College events revolve around good food

PUHI — With more than an hour remaining, over 1,700 meals had already been served.

Based on that observation, Bonnie Honma, one of the Kaua’i Community College volunteers estimated that they would serve over 2,000 by the end of the Sunday brunch.

“We found this about five years ago, and we’ve been coming back ever since,” an excited New York family member said, while waiting in the quickly-moving line at the Annual American Culinary Federation Brunch, Sunday.

The annual event has grown to overflow parking lots and multiple events, all centered around good food prepared by some of the top chefs from Kaua’i’s culinary destinations.

While waiting in line, the New York family was already anticipating their discoveries in the used book sale that was taking place in the back of the Kauai Community College Performing Arts Center.

Tracy Tucker, one of the volunteers there, was busy moving boxes of books to replace the volumes that had already been gobbled up by the sea of bargain hunters.

“Might as well sell ’em,” Tucker said. “No sense keeping them in the box.”

Hans Hellriegel and his wife had a Land’s End bag filled with their discoveries.

The main attraction, though, was the food, as Executive Sous Chef Ed Mizuno, one of the chefs from the Sheraton Kauai kept a close eye on when to replace the ham from one of four carving stations.

Janet Kahalekomo wasn’t going to come, but when she found out that one of her granddaughters was going to be the recipient of an ACF scholarship, she said, “Might as well come and enjoy the food, too. It’s not every day that one of your children is honored, especially a first-year student, and I’m so happy that she was selected.”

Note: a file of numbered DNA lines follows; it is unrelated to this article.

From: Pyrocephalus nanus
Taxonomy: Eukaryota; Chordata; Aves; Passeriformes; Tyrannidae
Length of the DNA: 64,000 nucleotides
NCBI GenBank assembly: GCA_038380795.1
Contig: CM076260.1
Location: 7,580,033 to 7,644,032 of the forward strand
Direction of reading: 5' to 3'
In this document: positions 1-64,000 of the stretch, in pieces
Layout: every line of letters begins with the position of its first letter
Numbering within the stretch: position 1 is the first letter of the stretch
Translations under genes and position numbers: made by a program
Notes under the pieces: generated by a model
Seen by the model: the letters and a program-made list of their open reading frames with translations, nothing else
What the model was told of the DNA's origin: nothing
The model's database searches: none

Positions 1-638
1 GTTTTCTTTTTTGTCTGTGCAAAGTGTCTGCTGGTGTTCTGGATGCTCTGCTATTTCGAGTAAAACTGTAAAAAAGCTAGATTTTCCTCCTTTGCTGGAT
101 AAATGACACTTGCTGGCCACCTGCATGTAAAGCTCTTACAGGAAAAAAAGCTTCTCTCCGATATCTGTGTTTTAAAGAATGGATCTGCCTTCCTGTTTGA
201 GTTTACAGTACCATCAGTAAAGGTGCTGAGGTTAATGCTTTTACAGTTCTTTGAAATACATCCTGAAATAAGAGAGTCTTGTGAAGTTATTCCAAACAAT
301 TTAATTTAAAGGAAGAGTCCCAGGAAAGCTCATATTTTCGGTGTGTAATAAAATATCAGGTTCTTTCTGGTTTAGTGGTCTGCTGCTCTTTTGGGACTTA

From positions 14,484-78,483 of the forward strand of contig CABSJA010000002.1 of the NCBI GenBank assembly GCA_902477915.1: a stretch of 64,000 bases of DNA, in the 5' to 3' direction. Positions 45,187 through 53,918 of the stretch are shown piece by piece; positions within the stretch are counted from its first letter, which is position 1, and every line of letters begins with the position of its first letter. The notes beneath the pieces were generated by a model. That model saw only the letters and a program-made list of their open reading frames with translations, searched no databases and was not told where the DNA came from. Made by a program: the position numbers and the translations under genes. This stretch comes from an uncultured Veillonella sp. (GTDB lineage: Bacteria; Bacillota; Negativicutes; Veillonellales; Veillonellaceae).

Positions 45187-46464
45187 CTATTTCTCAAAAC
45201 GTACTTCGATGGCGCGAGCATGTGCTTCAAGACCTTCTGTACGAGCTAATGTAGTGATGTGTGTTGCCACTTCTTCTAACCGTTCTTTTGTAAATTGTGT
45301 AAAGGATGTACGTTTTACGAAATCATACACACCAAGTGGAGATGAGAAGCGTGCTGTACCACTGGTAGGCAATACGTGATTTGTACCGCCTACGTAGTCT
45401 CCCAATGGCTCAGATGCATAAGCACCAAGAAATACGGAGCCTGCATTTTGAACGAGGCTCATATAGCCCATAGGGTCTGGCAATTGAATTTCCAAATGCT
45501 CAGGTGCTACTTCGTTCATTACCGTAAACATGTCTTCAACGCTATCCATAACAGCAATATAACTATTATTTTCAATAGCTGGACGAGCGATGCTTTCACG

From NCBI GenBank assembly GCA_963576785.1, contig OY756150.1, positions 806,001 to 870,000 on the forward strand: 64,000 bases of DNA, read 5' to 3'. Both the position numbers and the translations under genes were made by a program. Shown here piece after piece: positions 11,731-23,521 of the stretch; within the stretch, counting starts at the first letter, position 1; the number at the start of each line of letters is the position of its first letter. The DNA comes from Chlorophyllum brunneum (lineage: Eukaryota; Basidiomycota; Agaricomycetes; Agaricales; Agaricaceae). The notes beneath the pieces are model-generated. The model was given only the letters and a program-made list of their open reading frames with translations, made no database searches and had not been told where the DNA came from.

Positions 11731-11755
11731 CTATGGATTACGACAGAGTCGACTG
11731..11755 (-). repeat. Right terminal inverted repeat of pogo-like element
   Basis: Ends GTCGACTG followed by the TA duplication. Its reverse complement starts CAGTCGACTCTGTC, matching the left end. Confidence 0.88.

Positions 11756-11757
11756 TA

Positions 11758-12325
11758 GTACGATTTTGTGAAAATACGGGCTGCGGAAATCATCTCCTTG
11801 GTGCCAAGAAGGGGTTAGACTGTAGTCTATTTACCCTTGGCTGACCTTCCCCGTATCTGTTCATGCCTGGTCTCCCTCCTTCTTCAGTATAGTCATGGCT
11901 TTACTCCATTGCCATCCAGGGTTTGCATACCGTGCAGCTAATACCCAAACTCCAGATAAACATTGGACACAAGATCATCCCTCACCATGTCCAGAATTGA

Brandi Carlos Kahalekomo was one of the two ACF scholarship recipients announced by KCC culinary arts instructor Billy Gibson.

Gibson told the full house of diners that the ACF scholarships are presented based on several criteria including grade point average, leadership abilities, community service, and future outlook as a culinary arts professional.

Richard Cariaga, who will be graduating in May, was the second ACF scholarship recipient.

Kahalekomo and Cariaga were joined by 20 other scholarship recipients.

Funds for the scholarship derive from the annual Taste of Hawai’i event at Smith’s Tropical Paradise which is scheduled for June 4 this year.

The 20 recipients on Sunday received a total of $5,500 and join the 12 recipients who were presented scholarships in the fall semester. In total, the Rotary Club of Kapa’a has presented $8,000 in scholarships for culinary students alone.

Gibson added that in addition to the scholarship funds, the Taste of Hawai’i affords the students invaluable experience in working alongside some of the finest chefs in the state at the popular culinary extravaganza.

Glenn Alquiza of the KCC Automotive Department had several alternative fuel vehicles from local distributors on hand for diners to inspect.

One of those included a hybrid SUV from Ford that a Mid-pac Sales representative said gets 39 miles per gallon.

Alongside the hybrid designation was the E-10 ethanol logo that Alquiza said is right around the corner. The E-10 logo designates the new gas that will be available April 2.

Alquiza said they recently attended a conference where the state claimed it will have 10 percent ethanol in gasoline by April 2.

One of the benefits of this mixed gasoline is that it is exempt from the 4 percent state excise tax on retail sales, said a brochure “Retail Station Management Issues for Gasoline Blended with Ethanol.”